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Thread: .348 use in Alaska?

  1. #1
    Member
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    Talking .348 use in Alaska?

    The 30-30 thread got me thinking,...What experiences with the .348 round can you share? I have a Winchester 71, I've been loading the 200 gr Hornady, and have some 250 gr Barnes that I'm going to load. I think the 200 gr Hornady is a bit light construction for big stuff, but I may be wrong?

    So, what's your thoughts/experiences. Hammer of Thor,.. it's OK, but don't push it, .. it's a poodle shooter,....?


    The 1886/71 action guns shure carry nicely for a summer gun.

  2. #2

    Thumbs up Dandy!

    And old rancher friend on Kodiak has used one for at least the 35 years I've known him, and if I recall correctly, a lot of years before that. He's taken a whole bunch of brown bear with it over the years. He's always had good service from factory rounds, so anything you do better will certainly work.

    My clearest image of his rifle has nothing to do with shooting. We were headed across a pasture of tall grass at full tilt, and he came on a pile of logs he didn't know about. Too late to stop he and the horse tried to jump it.

    Almost made it, but the horse clipped the top of it. I was right behind and managed to stop, but I can still see that horse wreck. Fortunately for Bill, the synch broke. So here goes the horse summersaulting through the air one way. And there goes Bill another. And there goes the saddle on its own course. And over all goes his M71 end over end like it was shot from a catapult. The rifle must have gone 75 feet.

    No harm, no foul. We got all the pieces collected and reassembled and went on our way. When a rifle can stand that kind of stuff, you know it's tough. Not to mention the rider and the horse.

    My own 71 is one of the first 450 Alaskans built. It's more fun to shoot than anything else I own. You can't work that buttery smooth action without breaking out in smiles.

  3. #3
    New member George's Avatar
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    Thumbs up 348/Win71

    What a nice lever gun! Yes smooooth. I agree about the 200 gr Hornady FP- just an unknown about its performance for all possibilities. I assume you're referring to the Barnes "original"- it's probably fine. Maybe the best for the velocity range of the 348 are the thick, soft jacketed offerings by Hawk bullets. They have five different 348 FP bullets- from 165 gr to 270 gr. in two different jacket thicknesses.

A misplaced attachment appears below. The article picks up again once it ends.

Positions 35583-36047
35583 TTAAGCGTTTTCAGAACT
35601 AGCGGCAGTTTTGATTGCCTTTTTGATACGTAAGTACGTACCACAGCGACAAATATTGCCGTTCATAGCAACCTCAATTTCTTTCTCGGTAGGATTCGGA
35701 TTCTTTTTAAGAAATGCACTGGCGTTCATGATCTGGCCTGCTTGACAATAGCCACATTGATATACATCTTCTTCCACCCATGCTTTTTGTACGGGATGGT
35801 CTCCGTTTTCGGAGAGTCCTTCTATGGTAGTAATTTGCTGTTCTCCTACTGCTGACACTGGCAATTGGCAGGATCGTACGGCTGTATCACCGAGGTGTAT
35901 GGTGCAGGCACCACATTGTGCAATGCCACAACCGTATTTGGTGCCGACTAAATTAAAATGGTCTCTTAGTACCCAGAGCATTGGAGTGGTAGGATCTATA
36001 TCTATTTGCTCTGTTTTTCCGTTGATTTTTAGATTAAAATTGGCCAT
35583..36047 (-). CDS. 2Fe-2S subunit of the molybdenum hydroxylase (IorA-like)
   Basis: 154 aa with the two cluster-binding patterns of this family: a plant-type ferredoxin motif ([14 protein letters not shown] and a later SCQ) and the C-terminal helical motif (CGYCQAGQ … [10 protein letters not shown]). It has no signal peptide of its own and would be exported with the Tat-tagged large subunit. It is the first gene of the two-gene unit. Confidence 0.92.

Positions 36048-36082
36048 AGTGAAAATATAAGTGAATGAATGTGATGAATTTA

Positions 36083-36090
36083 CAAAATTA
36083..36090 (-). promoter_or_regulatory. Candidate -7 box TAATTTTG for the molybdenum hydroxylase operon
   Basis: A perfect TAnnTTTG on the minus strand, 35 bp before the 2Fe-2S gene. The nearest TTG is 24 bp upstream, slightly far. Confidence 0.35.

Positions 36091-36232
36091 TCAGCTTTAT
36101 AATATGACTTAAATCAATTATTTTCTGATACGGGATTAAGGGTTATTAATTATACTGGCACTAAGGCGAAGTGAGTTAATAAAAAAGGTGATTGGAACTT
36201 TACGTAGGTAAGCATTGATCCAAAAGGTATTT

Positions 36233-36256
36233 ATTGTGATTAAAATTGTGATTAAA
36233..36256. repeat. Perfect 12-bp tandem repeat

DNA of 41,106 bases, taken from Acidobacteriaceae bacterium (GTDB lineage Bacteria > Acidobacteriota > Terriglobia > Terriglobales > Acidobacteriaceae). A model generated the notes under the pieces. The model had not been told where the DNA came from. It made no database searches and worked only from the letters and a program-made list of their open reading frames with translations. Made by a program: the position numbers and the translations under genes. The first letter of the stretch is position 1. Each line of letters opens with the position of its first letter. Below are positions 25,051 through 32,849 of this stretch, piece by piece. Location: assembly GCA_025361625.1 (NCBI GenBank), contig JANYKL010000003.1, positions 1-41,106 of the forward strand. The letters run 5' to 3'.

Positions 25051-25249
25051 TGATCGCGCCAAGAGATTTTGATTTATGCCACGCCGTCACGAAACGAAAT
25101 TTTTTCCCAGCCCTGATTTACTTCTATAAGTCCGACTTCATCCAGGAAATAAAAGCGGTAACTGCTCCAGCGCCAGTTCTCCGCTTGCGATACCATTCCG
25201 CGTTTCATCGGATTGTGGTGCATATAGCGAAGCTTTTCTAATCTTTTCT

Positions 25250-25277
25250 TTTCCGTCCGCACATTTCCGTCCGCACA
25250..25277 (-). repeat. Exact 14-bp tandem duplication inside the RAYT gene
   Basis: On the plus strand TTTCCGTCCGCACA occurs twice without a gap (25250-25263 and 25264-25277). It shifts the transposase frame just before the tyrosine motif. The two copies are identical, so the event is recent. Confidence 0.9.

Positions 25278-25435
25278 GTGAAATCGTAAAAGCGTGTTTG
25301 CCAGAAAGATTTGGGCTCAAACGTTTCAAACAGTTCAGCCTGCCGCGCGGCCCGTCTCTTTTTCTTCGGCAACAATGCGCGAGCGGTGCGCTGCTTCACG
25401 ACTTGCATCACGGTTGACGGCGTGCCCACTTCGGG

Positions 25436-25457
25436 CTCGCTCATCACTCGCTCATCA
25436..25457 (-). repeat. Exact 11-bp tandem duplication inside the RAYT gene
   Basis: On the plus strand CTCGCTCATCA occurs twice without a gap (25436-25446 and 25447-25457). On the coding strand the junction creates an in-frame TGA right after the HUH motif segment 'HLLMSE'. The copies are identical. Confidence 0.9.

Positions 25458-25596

http://www.hawkbullets.com/Pricelist.htm

  4. #4
    Member Float Pilot's Avatar
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    Default

    Of all the lever guns I have owned and sold, the old Model 71 in 348 is the one I miss the most. Smooth shooting and accurate.

    I hit a large deer on Kodiak with it at 150 yards and it sounded like somebuddy slapped a fat lady on the rump with a wet canoe paddle.
    Floatplane,Tailwheel and Firearms Instructor- Dragonfly Aero
    Experimental Hand-Loader, NRA Life Member
    http://site.dragonflyaero.com

  5. #5

    Default 348

    Well;
    I have a 71 sittin' right here. I haven't hunted it, but Grandad had a guide outfit at the foot of the Matanuska Glacier and he used it exclusively. That was way back in the dark ages, 50's? I have only shot it for recreation, sorry. But have listened to many stories of it's fame within our family. It has taken more than it's share of Moose and Bear. I wouldn't hesitate to put it out first string. Yeah, fine rifle, still shoots great and I suppose I should hunt it in honor of it's original owner, but have been protective of it.
    Mark

  6. #6

    Default Hawks

    Quote Originally Posted by George View Post
    What a nice lever gun! Yes smooooth. I agree about the 200 gr Hornady FP- just an unknown about its performance for all possibilities. I assume you're referring to the Barnes "original"- it's probably fine. Maybe the best for the velocity range of the 348 are the thick, soft jacketed offerings by Hawk bullets. They have five different 348 FP bullets- from 165 gr to 270 gr. in two different jacket thicknesses.

    http://www.hawkbullets.com/Pricelist.htm
    Good point, George. I've used them in other calibers, and at the velocity range of the 348 they should be outstanding. I've only ever recovered one from game, and it looked like one of the bonded varieties, that thick jacket held together so well. My rancher friend started out on the 250's and went to 200's when he couldn't get them any more. Said he never had problems with the 200's, but somehow felt better about shooting with the 250.

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